A lot has changed since I left both schools. None of the players are still at either school, unless you count Trevor Cooney who redshirted during my senior year at SU. Both teams are in different conferences as well. However the coaches are still the same and Sunday they'll play each other for a spot in the Sweet 16.

I've always felt more loyalty to Syracuse because I'm so personally attached to the university. I feel no such attachment to MTSU, and in many ways felt spurned by some of the academic types and administration there. However when it comes to the basketball programs, I certainly could justify rooting for either side.

I have a feeling I'll find myself rooting for the Orange, but if Kermit and company pull out another one, I'll certainly be proud of them. Just like I am now, despite them blowing my bracket to smithereens.

London's Calling...Don't Pick Up

A report from the BBC News says that the NFL still has an eye on London for a permanent franchise. I don't understand why.

Well, I do understand why. The NFL wants to make money and, in theory, could do so by expanding internationally to a new market.

However, there is a point, even in making money, of diminishing returns. Eventually, you have to remember that these aren't pieces you're moving around a game board to make money. There are people involved. A company with the resources of the NFL should surely be able to treat them as such.

It takes a lot to run a football team. There are players, coaches, trainers, video guys, marketing people, a public relations staff, executives of all of those things and so much more. Do you think any of those people want to live in London?

There's nothing wrong with London other than it's really far away. It's that simple. Most of us value some level of accessibility to our families, and even if we live across the country, it's not across an ocean.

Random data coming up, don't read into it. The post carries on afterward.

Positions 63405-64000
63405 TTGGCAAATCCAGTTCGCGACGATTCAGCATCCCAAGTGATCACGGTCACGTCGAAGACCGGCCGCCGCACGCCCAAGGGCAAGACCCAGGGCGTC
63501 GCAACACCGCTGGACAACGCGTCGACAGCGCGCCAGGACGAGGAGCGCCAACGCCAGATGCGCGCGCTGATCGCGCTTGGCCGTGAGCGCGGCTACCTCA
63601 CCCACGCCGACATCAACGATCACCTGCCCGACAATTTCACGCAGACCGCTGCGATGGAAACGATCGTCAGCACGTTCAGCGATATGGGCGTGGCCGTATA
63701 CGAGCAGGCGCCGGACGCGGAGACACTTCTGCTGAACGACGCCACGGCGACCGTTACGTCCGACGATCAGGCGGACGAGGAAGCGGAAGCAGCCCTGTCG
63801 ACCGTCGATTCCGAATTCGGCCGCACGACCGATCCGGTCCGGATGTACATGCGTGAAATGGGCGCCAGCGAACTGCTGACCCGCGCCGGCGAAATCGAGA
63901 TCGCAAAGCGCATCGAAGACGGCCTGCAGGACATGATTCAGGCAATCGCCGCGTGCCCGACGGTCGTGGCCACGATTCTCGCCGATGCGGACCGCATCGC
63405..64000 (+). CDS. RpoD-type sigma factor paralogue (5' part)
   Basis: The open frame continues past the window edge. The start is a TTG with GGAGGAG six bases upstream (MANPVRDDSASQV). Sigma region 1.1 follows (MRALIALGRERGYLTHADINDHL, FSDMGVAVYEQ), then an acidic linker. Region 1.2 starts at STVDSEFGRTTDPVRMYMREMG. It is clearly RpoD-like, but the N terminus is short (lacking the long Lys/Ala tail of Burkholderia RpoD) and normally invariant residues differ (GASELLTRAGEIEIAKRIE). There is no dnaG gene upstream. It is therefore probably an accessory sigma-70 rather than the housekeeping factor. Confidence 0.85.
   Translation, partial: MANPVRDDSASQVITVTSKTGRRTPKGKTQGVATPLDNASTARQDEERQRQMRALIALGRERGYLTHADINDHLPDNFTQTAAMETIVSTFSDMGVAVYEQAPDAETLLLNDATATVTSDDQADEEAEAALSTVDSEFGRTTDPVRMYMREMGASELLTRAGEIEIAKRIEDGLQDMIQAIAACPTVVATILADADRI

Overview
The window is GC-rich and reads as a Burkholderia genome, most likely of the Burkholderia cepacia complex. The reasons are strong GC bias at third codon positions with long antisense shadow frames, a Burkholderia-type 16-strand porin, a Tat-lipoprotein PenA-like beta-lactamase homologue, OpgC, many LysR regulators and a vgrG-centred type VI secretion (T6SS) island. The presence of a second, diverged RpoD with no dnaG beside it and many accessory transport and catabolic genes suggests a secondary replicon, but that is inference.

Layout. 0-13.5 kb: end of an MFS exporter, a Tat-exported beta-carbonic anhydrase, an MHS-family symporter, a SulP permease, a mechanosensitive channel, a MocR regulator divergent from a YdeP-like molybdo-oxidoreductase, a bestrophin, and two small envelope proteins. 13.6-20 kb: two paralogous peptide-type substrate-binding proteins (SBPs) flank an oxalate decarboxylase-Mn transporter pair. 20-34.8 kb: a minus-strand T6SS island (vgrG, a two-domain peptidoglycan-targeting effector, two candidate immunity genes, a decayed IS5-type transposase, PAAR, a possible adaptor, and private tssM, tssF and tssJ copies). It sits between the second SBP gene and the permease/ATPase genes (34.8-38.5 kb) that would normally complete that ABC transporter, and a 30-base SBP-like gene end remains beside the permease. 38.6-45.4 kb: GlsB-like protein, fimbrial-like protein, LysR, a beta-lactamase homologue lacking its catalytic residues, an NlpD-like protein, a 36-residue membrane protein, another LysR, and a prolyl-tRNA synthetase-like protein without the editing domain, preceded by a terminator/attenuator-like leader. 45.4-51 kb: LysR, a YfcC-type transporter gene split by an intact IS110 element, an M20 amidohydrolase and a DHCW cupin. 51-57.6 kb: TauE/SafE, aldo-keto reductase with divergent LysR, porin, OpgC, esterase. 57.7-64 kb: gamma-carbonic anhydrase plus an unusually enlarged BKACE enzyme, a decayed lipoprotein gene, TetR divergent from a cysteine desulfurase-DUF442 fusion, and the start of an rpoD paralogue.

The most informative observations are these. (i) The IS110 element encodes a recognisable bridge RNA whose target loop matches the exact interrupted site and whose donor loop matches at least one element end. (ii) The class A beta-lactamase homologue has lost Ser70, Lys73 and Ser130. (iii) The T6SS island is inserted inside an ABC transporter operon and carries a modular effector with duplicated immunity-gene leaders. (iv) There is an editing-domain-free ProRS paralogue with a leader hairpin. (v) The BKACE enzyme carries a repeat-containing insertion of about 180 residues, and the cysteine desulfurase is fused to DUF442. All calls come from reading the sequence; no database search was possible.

Forgetting everyone but the basic football people, the thought that a London franchise could be consistently competitive is laughable. They would never get a top flight coach. Any coach with options would have to be grotesquely overpaid to pick leaving everything they know in the states to head to Britain.

The same would be true for top flight free agents, or even lower level ones. Any players with options would not live in London if given the choice. That holds true for draft picks as well. Even if the London franchise hit on absurd level of picks, they'd have to build up so much loyalty while the players were on their rookie contracts that they wouldn't want to leave the instant they got the chance.

Drafted players are mostly 21-23 year old kids, many of whom have never left the country in their lives. You are absolutely insane if you don't think some flat out wouldn't sign, even if drafted. Would most? Probably. Having to sit out a year isn't fun, but there are absolutely players who would refuse.

This is all before you get to the scheduling and travel logistics. Could you really ask players to travel back and forth across the pond for eight road games? Getting across the ocean takes long enough, but what about that first Londoners game in LA? That's another six hours in the air for enormously large men who barely fit in an airplane seat to begin with. Then you want them to perform athletically at a high level, turn around and go back without time to recover? Good luck with that.

You could just split the schedule. They could host 8 games, have a bye, and then travel the states like nomads for the final 8 games of the regular season. I'm sure the folks in London will love that. "Hey guys, is our team coming back?"

The NFL owns the American sporting landscape and apparently that's not enough. I fully understand the desire to expand because who doesn't want to make more money, but there are limits to all things. I could make more money if fraud, theft and tax evasion weren't illegal. Just because there's a way, doesn't mean it's a good idea bereft of consequences.

The problem isn't about some xenophobia or even American exceptionalism that we're not willing to share our game. It's simply the constraints of space and time. Scheduling would be a disaster and London's a long ways away.

Don't overthink this one NFL. Unless you've got a teleportation machine you're hiding. In which case can I borrow it? I hear there's a lot of snow coming.